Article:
After the war, Jewish immigration became morally and physically unstoppable; and since the Arab reaction was as violent as ever, British troops found themselves trying to uphold the principles of Balfour, and to be fair to both sides.

    The British still tried to restrict the pace of Jewish immigration, and there were awful scenes as the victims of Nazi concentration camps were detained, in British-organised camps, rather than being allowed into Palestine.

    Jewish terrorists began to turn their guns and bombs on the British themselves - the very people who had created the homeland. They murdered Lord Moyne, the British minister in Palestine, and killed British soldiers who were only doing their job, to the fury of Ernest Bevin, Labour Foreign Secretary.

    Even Winston Churchill was shaken in his Zionism. He described the attacks as "an odious act of ingratitude". His relations with Chaim Weizmann, the Manchester-born father of the Zionist movement, were never the same.

    In the end, the British simply scarpered from Palestine, literally leaving the key under the mat. The flag came down, and a new nation was born.

    If you are among those who hold that the Balfour declaration was the biggest single error of British foreign policy, then you will obviously think that Churchill was wrong to give it practical effect. There again, if you think that on the whole it was right after 2,000 years of persecution to give the Jews a homeland in a place they had once occupied and that was now relatively sparsely populated; if you think it was a visionary idea to hope that their talents would let the desert bloom; if you think that it is not a bad idea to have at least one democracy - no matter how imperfect - in that part of the world, then you will perhaps think Churchill a bit of a hero.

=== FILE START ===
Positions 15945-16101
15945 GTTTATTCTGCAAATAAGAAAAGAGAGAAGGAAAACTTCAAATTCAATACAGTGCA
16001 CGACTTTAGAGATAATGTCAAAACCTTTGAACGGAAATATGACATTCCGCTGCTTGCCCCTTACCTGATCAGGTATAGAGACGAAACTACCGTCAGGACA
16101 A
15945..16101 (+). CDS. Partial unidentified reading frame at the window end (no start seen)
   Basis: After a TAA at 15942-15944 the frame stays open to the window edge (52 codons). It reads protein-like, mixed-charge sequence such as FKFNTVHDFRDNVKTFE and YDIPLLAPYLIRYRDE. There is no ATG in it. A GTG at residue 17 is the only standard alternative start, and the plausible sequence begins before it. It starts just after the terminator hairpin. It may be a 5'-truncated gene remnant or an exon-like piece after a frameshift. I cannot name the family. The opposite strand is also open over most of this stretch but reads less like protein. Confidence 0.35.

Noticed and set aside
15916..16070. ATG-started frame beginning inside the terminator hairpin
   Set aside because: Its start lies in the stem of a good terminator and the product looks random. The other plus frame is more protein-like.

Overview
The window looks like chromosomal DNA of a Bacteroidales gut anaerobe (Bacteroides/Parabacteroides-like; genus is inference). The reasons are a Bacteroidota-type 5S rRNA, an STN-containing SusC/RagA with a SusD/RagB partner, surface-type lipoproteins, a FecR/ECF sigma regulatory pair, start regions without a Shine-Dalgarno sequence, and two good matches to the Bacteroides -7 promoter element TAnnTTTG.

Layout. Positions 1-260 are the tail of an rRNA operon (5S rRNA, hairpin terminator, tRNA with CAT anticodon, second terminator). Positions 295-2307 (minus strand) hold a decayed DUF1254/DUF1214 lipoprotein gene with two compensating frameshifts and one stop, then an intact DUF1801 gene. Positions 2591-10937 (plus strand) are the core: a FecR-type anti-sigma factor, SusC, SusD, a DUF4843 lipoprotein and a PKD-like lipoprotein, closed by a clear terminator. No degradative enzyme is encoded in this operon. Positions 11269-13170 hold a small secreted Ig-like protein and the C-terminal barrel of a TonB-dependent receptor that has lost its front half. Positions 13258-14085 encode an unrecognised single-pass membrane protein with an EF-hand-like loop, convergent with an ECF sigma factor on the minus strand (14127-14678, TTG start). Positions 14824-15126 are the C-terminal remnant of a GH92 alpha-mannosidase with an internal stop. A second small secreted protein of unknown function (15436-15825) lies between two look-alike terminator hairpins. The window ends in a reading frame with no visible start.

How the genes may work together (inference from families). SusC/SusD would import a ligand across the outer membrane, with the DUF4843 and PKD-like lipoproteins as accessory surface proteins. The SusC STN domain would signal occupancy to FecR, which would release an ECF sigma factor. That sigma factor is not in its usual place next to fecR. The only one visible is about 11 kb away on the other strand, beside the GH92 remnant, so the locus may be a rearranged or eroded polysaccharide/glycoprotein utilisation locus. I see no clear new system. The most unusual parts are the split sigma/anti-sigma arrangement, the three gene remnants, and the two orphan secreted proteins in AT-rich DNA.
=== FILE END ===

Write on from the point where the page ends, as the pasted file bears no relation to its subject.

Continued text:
He could not have known in the 1920s that his vision of a land "flowing with milk and honey" would be so betrayed by the short-sightedness and selfishness of both sides. He can't be blamed for the shameful way Israelis have treated Palestinians, nor for Palestinian terrorism, nor for the generally woeful quality of Palestinian leadership. Nor can he really be blamed for the apparent disintegration of Iraq, if that is indeed what is now happening.

    Far from achieving nothing, Churchill's ideals actually helped not to perpetuate the British Empire, but to ensure that it was unbundled in a relatively dignified and effective way. It was one of the paradoxes of his life that Churchillian goals, of freedom and democracy, were espoused by the very children of the empire as they campaigned for their own independence.